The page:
Our three-day trip to Tripura started on the first week of December last year. We enjoyed exploring the capital city and went on to visit Udaipur, Melaghar, Kasba and Akhaura as well.
Tripura, one of the Northeastern States of India, shares its border with Assam in the north-east, with Mizoram in the east and is surrounded by Bangladesh on its south, west and north. Greenery and water bodies are found in abundance in many regions of the State.
Our first destination was Tripureswari Temple, situated near Udaipur, about 55 kilometres from Agartala. Commonly known as Matabari, this temple is one of the 51 Shakti Peeths of Hindu mythology. It is believed that Sati’s right leg fell there when Lord Shiva in remorse, performed the celestial dance of destruction, carrying the remains of his wife’s self-immolated body. The temple stands on a small hillock and the beautiful lake, Kalyan Sagar, lies behind it.
Next, we went to Neermahal, the lone water palace of the North-east, situated in Melaghar. This spectacular monument is in the middle of the vast Rudrasagar Lake. After buying our tickets, we proceeded towards the beautiful palace on a motor-boat. The palace is divided into two parts. The main area has two sections, consisting of several rooms and balconies for the king and queen separately. On our journey back on the motor-boat, we spotted some migratory birds.
At Melaghar, we visited the Pagli Mashi temple to get a glimpse of an old woman who is thronged by people to seek her blessings.
We then made our way through Bishalgarh towards the Kali Temple of Kasba. This temple stands on a hillock and the lake Kamalasagar in front, adds to its beauty.
We then headed to Akhaura, about two kilometers away from Agartala. It is the Indo-Bangladesh border where the flag lowering ceremony takes place between the two countries. We clicked pictures at the international border and returned thereafter.
The next day, our first destination was the magnificent white Ujjayanta Palace, the main attraction of the capital city. Popularly known as ‘Rajbari’, this former royal abode of the ruling Manikya dynasty stands on a lakefront and is now the Tripura State Museum.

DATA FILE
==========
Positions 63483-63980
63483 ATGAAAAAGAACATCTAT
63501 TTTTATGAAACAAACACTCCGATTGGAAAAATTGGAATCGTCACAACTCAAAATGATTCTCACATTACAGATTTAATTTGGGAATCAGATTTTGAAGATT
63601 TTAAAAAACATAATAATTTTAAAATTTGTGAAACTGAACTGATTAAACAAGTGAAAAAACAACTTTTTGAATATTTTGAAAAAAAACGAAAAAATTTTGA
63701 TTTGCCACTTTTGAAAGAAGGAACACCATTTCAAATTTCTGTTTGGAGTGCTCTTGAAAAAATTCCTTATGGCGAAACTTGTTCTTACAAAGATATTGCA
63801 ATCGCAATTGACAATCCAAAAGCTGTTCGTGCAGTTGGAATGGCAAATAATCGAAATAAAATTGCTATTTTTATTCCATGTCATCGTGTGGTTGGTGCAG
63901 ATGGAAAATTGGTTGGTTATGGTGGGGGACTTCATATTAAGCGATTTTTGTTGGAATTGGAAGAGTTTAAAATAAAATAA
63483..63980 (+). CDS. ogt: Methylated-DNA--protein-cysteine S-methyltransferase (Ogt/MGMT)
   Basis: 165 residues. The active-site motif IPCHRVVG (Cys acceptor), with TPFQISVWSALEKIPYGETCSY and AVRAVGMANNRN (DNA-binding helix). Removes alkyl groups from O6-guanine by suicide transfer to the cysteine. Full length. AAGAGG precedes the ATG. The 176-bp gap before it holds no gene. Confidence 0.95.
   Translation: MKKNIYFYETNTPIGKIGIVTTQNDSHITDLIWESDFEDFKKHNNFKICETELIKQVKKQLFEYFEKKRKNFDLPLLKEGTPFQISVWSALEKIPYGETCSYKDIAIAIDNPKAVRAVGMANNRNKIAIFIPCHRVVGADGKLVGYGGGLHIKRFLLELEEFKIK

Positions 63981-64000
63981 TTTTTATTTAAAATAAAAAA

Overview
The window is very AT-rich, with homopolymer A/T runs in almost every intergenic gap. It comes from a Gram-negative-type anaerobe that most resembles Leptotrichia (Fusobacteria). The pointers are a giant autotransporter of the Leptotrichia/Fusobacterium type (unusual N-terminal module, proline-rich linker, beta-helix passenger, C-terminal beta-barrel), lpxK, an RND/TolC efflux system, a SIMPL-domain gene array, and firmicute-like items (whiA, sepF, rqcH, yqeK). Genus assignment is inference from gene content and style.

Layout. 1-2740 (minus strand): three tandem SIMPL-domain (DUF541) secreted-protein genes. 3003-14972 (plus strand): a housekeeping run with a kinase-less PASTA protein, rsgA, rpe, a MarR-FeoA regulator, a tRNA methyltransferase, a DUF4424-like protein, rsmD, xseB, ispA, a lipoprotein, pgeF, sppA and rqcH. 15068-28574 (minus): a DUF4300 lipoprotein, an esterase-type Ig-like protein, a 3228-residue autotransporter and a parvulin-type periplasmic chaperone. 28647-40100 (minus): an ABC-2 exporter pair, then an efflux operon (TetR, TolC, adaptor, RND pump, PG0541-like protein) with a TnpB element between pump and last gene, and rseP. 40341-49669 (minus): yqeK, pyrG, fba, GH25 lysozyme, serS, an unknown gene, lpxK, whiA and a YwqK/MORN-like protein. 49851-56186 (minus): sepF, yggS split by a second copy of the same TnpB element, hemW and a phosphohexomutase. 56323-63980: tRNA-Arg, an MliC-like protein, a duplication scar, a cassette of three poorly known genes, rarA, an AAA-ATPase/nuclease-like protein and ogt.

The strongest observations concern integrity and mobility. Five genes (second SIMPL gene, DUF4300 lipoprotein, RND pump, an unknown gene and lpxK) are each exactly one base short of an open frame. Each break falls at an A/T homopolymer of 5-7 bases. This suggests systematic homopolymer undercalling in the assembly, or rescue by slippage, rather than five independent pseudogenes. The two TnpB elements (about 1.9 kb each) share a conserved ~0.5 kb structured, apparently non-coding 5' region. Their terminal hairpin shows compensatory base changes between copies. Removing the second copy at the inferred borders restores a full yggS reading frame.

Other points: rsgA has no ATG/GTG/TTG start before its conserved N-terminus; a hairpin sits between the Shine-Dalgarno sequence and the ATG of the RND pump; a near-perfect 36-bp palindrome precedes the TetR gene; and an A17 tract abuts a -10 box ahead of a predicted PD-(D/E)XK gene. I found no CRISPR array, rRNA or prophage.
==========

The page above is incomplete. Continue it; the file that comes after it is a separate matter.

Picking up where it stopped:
Located near the Ujjayanta Palace is the Jagannath temple, also known as Sri Chaitanya Gaudiya Math. After offering prayers, we visited Venuvan Vihar, a Buddhist shrine, located at Kunjaban.
The Heritage Park is another tourist attraction of the city, situated at Kunjaban. The park is designed as mini Tripura, showcasing the undulating landscape with tiny railway stations, and replicas of Tripura’s landmarks. Several water bodies are beautifully presented in miniature form.
The Chaturdas Devata Temple at Old Agartala was the last destination of our trip. This temple is unique as it looks like a stupa and as the name implies, there are 14 deities that are worshipped.
As we moved through the streets of the city, we caught sight of the construction work going on for the long flyover that would be the first in Tripura, which would cover a distance of more than two kilometres. We also went through many Chowmuhanis, which meant crossroads in the local language.
While exploring the attractions of Tripura, we relished the delicious cuisine that included fish curries of the famous hilsa and pavda. Our trip ended well and we brought with us wonderful memories captured in pictures.
[Published in ‘The Assam Tribune’ on 5 January 2018]